A lesser bird of paradise flaunts his flank plumes to entice females. www.timlaman.com
A lesser bird of paradise flaunts his flank plumes to entice females. www.timlaman.com

Paradise Found

Nine years ago, two men began an extraordinary quest: to be the first to find and document all 39 species of the legendary birds of paradise. After 18 expeditions and over 39,000 photographs, their vision is complete.

In New Guinea kangaroos climb trees, and butterflies the size of Frisbees dart through rain forests where egg-laying mammals scuttle across the muck. Frogs sport noses like Cyrano’s, and the rivers are full of rainbow fish.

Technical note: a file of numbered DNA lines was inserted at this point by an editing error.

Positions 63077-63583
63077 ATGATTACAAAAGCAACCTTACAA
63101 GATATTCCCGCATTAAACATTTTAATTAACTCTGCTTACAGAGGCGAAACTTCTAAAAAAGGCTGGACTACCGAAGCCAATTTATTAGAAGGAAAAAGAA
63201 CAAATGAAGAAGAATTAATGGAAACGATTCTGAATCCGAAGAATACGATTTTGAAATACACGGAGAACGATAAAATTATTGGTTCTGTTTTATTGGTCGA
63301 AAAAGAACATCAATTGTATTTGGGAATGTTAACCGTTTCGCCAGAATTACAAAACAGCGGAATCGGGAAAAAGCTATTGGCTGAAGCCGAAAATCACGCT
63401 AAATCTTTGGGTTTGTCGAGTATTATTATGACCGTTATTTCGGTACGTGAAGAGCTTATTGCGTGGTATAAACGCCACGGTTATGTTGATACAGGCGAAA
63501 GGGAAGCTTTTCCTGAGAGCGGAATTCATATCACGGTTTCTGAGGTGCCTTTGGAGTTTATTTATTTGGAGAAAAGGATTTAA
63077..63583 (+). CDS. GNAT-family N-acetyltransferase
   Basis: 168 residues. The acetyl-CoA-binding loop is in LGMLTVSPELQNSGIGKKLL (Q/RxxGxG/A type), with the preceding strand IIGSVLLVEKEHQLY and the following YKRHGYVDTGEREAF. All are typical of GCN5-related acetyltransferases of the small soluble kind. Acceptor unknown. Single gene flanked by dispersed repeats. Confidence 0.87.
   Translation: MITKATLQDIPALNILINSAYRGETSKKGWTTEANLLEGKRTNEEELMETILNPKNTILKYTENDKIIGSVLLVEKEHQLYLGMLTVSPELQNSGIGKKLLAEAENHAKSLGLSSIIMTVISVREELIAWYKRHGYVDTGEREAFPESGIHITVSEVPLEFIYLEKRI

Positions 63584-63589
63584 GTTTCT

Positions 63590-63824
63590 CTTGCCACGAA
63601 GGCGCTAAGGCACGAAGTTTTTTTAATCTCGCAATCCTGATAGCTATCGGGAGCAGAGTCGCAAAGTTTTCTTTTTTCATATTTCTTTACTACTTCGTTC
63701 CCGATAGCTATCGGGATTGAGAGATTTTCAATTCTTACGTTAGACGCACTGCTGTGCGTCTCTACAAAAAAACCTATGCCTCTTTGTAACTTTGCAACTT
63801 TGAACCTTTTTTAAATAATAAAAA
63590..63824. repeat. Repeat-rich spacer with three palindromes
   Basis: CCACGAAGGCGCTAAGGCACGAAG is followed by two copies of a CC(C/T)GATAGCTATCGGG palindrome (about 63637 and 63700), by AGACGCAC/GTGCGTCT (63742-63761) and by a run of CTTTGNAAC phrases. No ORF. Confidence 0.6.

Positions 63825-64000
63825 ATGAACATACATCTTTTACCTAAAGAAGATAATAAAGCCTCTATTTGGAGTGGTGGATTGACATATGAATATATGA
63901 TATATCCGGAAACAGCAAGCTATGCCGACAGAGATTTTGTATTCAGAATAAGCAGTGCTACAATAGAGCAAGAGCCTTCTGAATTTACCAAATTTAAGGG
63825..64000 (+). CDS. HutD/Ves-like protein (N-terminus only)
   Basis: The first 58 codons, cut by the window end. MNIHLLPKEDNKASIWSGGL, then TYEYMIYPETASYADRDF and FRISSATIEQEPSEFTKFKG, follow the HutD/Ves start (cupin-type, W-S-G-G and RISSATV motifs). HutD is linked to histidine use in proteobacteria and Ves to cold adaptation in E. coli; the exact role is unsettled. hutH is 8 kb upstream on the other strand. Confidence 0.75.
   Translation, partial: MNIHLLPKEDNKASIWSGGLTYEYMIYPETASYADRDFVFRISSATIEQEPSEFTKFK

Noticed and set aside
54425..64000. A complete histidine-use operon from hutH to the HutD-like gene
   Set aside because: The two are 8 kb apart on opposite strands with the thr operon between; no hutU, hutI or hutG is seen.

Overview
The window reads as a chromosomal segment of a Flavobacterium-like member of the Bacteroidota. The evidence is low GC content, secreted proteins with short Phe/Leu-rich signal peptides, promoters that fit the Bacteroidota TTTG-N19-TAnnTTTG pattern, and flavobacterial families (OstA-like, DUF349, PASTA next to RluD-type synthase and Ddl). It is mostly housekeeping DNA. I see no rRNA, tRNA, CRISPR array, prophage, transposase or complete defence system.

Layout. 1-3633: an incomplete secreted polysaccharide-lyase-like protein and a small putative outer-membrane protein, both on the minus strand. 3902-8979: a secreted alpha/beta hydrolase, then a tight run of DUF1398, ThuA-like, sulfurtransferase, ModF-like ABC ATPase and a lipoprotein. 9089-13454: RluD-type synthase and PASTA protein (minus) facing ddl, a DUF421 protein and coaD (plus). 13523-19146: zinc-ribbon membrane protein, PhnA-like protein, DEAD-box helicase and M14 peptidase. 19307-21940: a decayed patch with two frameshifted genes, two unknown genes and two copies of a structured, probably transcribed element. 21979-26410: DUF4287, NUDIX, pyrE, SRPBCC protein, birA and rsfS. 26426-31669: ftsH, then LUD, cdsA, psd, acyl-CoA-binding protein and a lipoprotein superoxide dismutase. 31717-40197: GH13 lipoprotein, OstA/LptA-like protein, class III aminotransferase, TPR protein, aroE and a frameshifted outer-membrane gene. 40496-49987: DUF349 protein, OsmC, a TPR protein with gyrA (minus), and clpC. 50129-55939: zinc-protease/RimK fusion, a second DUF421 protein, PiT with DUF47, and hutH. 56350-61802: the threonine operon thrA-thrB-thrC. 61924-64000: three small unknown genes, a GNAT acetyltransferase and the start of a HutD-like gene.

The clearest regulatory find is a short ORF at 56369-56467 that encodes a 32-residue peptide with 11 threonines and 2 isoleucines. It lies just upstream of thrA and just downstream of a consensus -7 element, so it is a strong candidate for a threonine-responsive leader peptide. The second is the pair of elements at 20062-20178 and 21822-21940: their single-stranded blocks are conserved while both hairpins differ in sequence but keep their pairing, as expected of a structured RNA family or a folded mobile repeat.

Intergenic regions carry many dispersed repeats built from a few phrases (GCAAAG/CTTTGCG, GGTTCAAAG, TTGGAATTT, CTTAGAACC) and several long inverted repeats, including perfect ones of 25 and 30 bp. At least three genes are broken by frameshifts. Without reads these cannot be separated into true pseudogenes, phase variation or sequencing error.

Yet none of New Guinea’s wild wonders have fascinated scientists as deeply as the creatures that 19th-century naturalist Alfred Russel Wallace called “the most extraordinary and the most beautiful of the feathered inhabitants of the earth”: the birds of paradise.

The 39 species are found only in New Guinea and a few nearby areas, and despite decades of exploration and research, no one had ever succeeded in seeing them all—until now.

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